West Coast tech

West Coast tech

A California tree company takes 600 employees to the cloud.

September 4, 2012
Lindsey Getz
Industry News

West Coast Arborists, (WCA), headquartered in Anaheim, Calif., has found a way to vastly improve its efficiencies. With the implementation of some new technology, company vice president Christopher Crippen says he’s seen some “tremendous changes.”

With 600 field employees, Crippen says in the past it was easy to get bogged down by paperwork. Crews would turn in paperwork on a daily and weekly basis and it then needed to be keyed into the systems by the company’s data entry department. “Sometimes it would take over a week before we could identify errors and anomalies,” he says.

But since implementing Xora to automate administrative reporting, Crippen says it’s made a big impact on day-to-day operations. “Changes are now instant and accurate as opposed to the latency of creating new paperwork and submitting it to data entry, which results in more documents being pushed right back into the field,” he says. “Our ultimate goal is to become completely paperless. On a day-to-day basis we can track if we have a crew who is driving too far to dump a load of green waste or if a crew is driving too far to a particular job site. We can re-route crews when a customer calls with an emergency to get the crew closest to the problem there as quick as possible. We now have the ability to see everything ‘live’ in the field as it’s happening whereas before we would have to make several calls just to determine the status of nearby crews.”

The Xora solution includes a mobile app that can be downloaded on to mobile phones or tablets and a secure cloud-based management application that can be accessed by any device with a browser connected to the Internet. WCA has installed the Xora mobile app onto tablets carried by each of the company’s 200 group supervisors. “Now that our supervisors and field crew employees have become comfortable with the tablets, they have become a driving force in the direction of our technology roadmap,” Crippen says.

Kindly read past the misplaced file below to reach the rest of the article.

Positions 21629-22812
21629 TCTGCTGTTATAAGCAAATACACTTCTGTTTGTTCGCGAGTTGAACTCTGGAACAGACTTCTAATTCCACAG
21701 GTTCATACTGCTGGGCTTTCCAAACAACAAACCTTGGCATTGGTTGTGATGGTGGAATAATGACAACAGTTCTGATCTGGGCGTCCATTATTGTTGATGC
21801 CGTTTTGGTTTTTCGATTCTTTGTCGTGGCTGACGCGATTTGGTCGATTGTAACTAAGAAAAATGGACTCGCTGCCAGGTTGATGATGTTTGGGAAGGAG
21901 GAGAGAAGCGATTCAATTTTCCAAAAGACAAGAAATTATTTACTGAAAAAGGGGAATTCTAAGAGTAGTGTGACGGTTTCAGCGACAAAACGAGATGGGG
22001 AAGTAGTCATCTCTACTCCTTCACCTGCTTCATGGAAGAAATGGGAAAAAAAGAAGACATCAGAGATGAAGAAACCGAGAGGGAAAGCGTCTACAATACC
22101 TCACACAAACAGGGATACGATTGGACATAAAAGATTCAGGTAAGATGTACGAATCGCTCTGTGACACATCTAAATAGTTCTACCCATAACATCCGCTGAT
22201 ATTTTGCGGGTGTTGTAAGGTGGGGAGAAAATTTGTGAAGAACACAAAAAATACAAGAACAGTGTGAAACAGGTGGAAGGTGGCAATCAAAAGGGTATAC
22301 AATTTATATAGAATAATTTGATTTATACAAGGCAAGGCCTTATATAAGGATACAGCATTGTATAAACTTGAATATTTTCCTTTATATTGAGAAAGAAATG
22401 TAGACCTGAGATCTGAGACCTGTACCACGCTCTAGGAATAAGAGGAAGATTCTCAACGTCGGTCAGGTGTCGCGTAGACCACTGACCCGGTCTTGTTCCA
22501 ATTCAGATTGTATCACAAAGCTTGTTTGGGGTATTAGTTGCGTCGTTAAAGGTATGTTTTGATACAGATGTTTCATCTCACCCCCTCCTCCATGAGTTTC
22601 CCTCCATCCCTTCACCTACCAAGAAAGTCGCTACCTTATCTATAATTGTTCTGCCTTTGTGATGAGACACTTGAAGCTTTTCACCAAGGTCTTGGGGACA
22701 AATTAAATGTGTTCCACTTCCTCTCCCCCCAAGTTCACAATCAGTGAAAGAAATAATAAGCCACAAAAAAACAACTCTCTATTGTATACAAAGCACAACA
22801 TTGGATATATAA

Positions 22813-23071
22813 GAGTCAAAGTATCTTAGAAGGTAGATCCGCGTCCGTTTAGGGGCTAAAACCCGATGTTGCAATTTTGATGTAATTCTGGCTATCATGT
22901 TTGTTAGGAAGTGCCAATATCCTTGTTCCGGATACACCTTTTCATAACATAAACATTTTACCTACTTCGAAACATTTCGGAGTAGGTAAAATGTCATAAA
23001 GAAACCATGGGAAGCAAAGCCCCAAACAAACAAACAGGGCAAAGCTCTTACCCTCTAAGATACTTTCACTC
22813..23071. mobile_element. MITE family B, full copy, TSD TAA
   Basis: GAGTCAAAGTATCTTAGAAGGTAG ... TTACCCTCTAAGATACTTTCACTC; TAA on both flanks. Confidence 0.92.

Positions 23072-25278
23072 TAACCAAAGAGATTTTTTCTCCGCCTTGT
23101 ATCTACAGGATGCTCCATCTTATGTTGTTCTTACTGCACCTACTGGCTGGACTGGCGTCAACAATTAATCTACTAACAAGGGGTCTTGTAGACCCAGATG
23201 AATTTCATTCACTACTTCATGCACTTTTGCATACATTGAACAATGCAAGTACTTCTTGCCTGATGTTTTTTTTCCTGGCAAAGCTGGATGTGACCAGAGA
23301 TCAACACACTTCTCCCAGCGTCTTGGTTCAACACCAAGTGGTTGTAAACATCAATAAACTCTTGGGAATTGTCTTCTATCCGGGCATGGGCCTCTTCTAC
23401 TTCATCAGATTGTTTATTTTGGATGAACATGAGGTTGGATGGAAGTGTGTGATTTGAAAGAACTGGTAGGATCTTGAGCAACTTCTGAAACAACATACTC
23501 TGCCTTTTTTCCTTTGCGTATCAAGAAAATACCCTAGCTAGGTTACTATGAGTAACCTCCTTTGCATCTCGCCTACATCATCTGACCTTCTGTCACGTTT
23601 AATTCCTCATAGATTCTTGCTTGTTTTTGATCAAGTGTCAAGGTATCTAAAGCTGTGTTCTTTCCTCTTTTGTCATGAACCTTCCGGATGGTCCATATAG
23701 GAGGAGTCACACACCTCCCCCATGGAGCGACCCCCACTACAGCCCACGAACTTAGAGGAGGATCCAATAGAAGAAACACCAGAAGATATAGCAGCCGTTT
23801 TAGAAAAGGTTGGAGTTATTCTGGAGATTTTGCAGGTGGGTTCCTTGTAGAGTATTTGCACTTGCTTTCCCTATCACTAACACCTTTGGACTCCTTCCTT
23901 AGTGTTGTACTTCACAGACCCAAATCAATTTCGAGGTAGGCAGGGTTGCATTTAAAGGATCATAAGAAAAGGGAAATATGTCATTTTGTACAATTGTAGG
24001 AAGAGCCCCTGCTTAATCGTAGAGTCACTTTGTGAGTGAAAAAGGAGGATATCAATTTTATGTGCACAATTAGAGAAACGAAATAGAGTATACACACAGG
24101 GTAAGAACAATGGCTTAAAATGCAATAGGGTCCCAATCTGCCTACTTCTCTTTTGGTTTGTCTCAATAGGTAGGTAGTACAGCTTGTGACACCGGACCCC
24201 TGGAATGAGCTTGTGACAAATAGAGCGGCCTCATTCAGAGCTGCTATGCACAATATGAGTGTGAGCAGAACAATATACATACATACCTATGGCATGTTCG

But it wasn’t always that way. Crippen admits that one of the biggest challenges was getting crews more tech-savvy. “Our biggest hurdle was getting field crews over their fear of technology,” he says. “They are most familiar with their tools of the trade and today’s mobile technology almost seems supernatural. But it didn’t take long for them to realize it’s not magic and it’s just another tool like their chainsaws and rope.”

Crippen says that in six months of using Xora, the company is now beginning to see many of the efficiencies really come to light.

The company’s primary goals were to increase efficiency and accuracy and to find a way to more quickly evaluate what’s happening in the field in order to make smarter business decisions and deliver better customer service. Crippen feels that the use of this technology is achieving those goals. While it wasn’t a key goal, it’s also helping save money. “Saving money by not needing data entry happens to be a nice byproduct of our implementation of Xora,” Crippen says. “The responsibilities of our data entry employees have been adjusted to more of an auditor’s role than that of someone keying in information.”

And because Xora transmits location data from its mobile app in near-real time, Crippen also says that WCA has plans to phase out the use of expensive, fleet-tracking devices currently hard-wired into company work vehicles. This will save the company even more money down the road.

“Having embraced technology for so long, it was only a matter of time before we found out how to best put it into use for our supervisors,” Crippen says. “I can guarantee you that mobile technology is the future of West Coast Arborists.”